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Method for isolating bus signals for content protection over a user-accessible bus

IP.com Disclosure Number: IPCOM000029801D
Publication Date: 2004-Jul-13
Document File: 6 page(s) / 617K

Publishing Venue

The IP.com Prior Art Database

Abstract

Disclosed is a method for isolating bus signals for content protection over a user-accessible bus. Benefits include improved functionality, improved performance and lower system cost.

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Method for isolating bus signals for content protection over a user-accessible bus

Disclosed is a method for isolating bus signals for content protection over a user-accessible bus.  Benefits include improved functionality, improved performance and lower system cost.

Background

              Various content protection technology license agreements require the device manufacturers to abide by robustness rules published in their license agreements. The main purpose of these rules is to ensure that the platform design includes the security features required to thwart the attempts of most hackers from the illegal interception and distribution of premium content.

              One important goal is to prevent the interception of unencrypted premium audio and video content flowing between the semiconductor devices that are processing this content when processing cannot be limited to the circuits physically located on the same die. One possible method for safeguarding the unencrypted data is to use ball-grid array (BGA) packages for the devices and bury the interconnects in the internal layers of the printed circuit board (PCB). The interconnects become limited to point-to-point connections between dedicated pins on the devices. However, conventional digital electronics uses common busses that are shared by multiple devices to build a flexible, modular system and reduce pin count to reduce cost. In set top boxes (STBs), user accessible buses, such as the peripheral component interconnect (PCI) bus, may host devices that receive unencrypted content and devices that are not exchanging unencrypted audio visual data. Moreover, the PCI bus may have connectors hosting removable modules, such as wireless adapters, which provide easy access to the bus signals.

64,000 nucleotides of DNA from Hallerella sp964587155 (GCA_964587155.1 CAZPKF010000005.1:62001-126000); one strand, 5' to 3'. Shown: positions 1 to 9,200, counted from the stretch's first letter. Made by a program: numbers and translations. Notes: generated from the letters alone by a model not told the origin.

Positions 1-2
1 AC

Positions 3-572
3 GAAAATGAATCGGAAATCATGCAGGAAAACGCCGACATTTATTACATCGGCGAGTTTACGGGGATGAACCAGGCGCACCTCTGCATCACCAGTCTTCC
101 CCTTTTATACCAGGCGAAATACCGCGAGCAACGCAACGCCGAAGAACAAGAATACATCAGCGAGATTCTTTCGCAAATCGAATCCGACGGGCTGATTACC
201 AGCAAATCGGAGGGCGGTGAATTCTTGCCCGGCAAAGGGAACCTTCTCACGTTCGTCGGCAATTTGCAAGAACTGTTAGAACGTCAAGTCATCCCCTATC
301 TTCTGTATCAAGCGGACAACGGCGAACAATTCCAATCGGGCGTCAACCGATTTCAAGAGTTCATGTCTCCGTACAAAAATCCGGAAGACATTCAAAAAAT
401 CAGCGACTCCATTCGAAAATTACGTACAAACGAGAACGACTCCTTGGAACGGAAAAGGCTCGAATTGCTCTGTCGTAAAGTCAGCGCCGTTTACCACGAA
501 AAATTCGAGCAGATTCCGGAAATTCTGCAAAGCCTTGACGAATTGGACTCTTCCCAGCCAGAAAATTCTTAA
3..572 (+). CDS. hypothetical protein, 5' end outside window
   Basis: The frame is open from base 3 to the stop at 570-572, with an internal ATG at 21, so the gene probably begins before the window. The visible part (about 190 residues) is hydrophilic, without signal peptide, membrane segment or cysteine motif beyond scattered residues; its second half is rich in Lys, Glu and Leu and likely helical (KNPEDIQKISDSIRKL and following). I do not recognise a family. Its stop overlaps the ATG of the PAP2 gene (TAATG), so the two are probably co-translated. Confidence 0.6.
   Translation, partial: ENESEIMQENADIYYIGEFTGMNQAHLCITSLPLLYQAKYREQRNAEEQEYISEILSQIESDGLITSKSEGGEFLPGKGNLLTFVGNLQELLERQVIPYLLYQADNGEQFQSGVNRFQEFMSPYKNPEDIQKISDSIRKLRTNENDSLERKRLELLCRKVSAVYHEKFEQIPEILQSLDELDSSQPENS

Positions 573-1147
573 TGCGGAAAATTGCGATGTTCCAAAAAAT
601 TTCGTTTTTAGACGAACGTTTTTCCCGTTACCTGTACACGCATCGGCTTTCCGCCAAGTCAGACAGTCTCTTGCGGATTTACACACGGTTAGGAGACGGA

The requirement for a slot to provide the flexibility of add-in cards makes the PCI bus vulnerable to content interception and directly conflicts with robustness rules. One possible solution is the removal of all add-in card connectors on the PCI bus. Additionally, the traces of the PCI bus may be hidden in inner layers of the board. Lastly, where feasible, all the devices that connect to the PCI bus may be of BGA package type to prevent tapping into pins that may carry signals containing the premium content.

              Another example is when a shared expansion bus for connecting external non-volatile memory to the CPU chip typically drives other interfaces or removable security modules. When the systems operate, the shared bus makes the ROM data available on the user-accessible point of deployment (POD) connector. As a result, the system is vulnerable to hacking.

              A possible solution is to implement separate buses, and not send any premium content or sensitive data to the bus that is exposed on connectors. However, when the buses are wide, the typical pin count associated with the bus may be 20-50 or more. The cost associated with extra pins is too high.

              Another solution i...